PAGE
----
Jasper Jams: Barrett Family Edition

by Jilleen Barrett, A&E Editor & Managing Editor

Nobody in my family is a professional musician, but music had a really strong influence on my upbringing. My parents grew up in the sixties, my brothers grew up in the eighties and nineties and my sisters grew up in the nineties and early thousands, so I grew up exposed to a wide spectrum of music from 2000s pop to alternative folk to sixties hits. This week’s Jasper Jams is a playlist of songs I grew up on — some of which I never would have known existed if my family didn’t listen to them first.

Never Had It So Good – Mary Chapin Carpenter

Mary Chapin Carpenter released this song on her 1989 album, “State of the Heart.” She sings about a relationship she had where she felt her partner was not treating her with an equal amount of love and respect. She says “you never had it so good, babe — I never had it so bad.” This was one of my mom’s favorite songs and it always makes me feel at home.

Nameless, Faceless – Courtney Barnett

I was introduced to Courtney Barnett as a teenager by my older brother, who has probably seen her live more times than he could count on one hand. Barnett is an Australian singer and she is one of the coolest people on the planet. My favorite line from this song, which I heard for the first time in the car with him on the way home from orientation at Manhattan, is “I could eat a bowl of alphabet soup and spit out better words than you.”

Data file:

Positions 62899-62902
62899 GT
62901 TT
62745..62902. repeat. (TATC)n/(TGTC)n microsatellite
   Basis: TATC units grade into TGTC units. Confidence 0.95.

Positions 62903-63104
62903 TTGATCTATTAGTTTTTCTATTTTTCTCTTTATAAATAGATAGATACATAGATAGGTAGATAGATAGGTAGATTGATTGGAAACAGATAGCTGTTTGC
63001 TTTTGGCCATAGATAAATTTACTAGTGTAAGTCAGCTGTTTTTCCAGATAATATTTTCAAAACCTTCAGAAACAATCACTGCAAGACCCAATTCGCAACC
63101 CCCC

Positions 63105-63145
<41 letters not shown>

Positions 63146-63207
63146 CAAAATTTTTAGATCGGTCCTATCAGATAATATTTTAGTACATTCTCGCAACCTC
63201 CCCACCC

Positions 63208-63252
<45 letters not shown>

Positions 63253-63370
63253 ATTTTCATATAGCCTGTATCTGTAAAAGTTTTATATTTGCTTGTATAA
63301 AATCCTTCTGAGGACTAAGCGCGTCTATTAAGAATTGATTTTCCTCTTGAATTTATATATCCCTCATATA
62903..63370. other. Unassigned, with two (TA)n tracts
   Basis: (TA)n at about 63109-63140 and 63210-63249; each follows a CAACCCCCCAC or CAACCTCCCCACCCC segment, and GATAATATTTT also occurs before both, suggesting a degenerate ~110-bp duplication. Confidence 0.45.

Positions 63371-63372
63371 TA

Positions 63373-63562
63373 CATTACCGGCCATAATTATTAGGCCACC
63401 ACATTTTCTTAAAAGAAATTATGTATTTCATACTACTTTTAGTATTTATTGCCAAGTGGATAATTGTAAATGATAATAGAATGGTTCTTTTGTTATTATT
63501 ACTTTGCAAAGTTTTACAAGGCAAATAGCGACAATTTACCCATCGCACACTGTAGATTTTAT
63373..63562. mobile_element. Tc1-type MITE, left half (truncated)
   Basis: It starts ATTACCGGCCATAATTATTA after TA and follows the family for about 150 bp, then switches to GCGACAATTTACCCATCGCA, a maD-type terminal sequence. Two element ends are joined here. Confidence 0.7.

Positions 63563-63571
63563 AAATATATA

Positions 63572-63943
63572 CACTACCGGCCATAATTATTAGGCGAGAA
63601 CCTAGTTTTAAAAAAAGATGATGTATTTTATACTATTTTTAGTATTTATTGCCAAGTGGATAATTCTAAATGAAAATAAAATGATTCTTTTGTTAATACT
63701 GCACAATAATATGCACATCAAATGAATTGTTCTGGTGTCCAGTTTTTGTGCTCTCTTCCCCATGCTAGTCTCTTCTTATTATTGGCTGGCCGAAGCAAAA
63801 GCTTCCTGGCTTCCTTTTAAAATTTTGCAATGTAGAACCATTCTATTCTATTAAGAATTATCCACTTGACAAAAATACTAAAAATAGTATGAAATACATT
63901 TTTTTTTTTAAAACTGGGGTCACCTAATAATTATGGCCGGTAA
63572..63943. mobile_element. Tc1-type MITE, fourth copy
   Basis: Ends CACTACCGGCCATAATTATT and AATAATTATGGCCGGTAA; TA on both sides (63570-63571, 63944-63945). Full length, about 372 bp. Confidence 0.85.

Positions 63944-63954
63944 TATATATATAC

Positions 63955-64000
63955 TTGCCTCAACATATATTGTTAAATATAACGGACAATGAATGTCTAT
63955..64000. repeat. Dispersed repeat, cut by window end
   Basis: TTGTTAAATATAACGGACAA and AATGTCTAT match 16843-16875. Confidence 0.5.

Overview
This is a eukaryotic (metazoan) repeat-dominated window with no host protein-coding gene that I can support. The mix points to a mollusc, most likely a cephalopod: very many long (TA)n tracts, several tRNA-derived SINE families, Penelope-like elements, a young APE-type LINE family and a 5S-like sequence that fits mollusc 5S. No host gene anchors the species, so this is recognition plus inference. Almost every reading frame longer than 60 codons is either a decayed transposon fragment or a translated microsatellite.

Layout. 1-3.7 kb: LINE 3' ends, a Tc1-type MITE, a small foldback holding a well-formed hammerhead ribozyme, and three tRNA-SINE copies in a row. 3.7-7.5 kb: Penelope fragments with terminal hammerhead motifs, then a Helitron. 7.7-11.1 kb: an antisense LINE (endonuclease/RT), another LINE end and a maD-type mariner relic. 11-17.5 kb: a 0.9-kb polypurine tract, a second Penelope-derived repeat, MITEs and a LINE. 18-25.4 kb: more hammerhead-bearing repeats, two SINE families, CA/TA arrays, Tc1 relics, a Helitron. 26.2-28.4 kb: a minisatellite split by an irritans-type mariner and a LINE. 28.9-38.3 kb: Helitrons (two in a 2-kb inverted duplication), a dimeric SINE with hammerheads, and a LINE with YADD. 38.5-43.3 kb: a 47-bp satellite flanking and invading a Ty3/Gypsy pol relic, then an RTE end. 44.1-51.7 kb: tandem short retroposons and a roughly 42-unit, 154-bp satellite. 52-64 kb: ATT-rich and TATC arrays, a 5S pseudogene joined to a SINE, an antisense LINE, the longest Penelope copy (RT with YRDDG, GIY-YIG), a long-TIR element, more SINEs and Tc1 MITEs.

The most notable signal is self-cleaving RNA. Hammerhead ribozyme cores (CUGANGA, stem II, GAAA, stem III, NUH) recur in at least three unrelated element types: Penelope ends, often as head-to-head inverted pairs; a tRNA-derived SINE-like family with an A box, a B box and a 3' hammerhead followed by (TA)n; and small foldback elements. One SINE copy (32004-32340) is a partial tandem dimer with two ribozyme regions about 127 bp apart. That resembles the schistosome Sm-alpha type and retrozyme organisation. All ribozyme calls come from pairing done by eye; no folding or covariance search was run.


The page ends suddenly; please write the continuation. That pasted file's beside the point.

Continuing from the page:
All Your Favorite Bands – Dawes

Dawes is beloved among my siblings, and “All Your Favorite Bands” is my favorite song by them. To me, it represents friendship and how you might have to leave your friends behind but there will always be seemingly unimportant, yet significant details from your shared memories tying you together. Dawes has a way of connecting with their listeners with sentiments that I personally take to heart very strongly, such as these lyrics: “I hope that life without a chaperone is what you thought it’d be / I hope your brother’s El Camino runs forever / I hope the world sees the same person that you’ve always been to me / And may all your favorite bands stay together.”

Night Shift – Lucy Dacus

I love sad songs, and this might be one of the saddest. Many people know Lucy Dacus from Boygenius, a band she was in with Phoebe Bridgers and Julien Baker. This is a song she did solo and it is so heavy yet addicting and beautiful. You can’t fully grasp this song without listening to it, but I think the most important lyrics to the song are “You got a 9-to-5, so I’ll take the night shift / And I’ll never see you again if I can help it / In five years, I hope the songs feel like covers/ Dedicated to new lovers.”

Giving Up the Gun – Vampire Weekend

My brother was in college when Vampire Weekend was beginning their career as a band, and I will forever be jealous of the ten-dollar tickets he used to get to see their shows back when they had just graduated from Columbia University and started making money. “Giving Up the Gun” is a great song about remembering how strong you are, but that strength is something to be maintained. These lyrics are the main ones in the song and demonstrate that idea, “Your sword’s grown old and rusty / Burnt beneath the rising sun / It’s locked up like a trophy / Forgetting all the things it’s done.”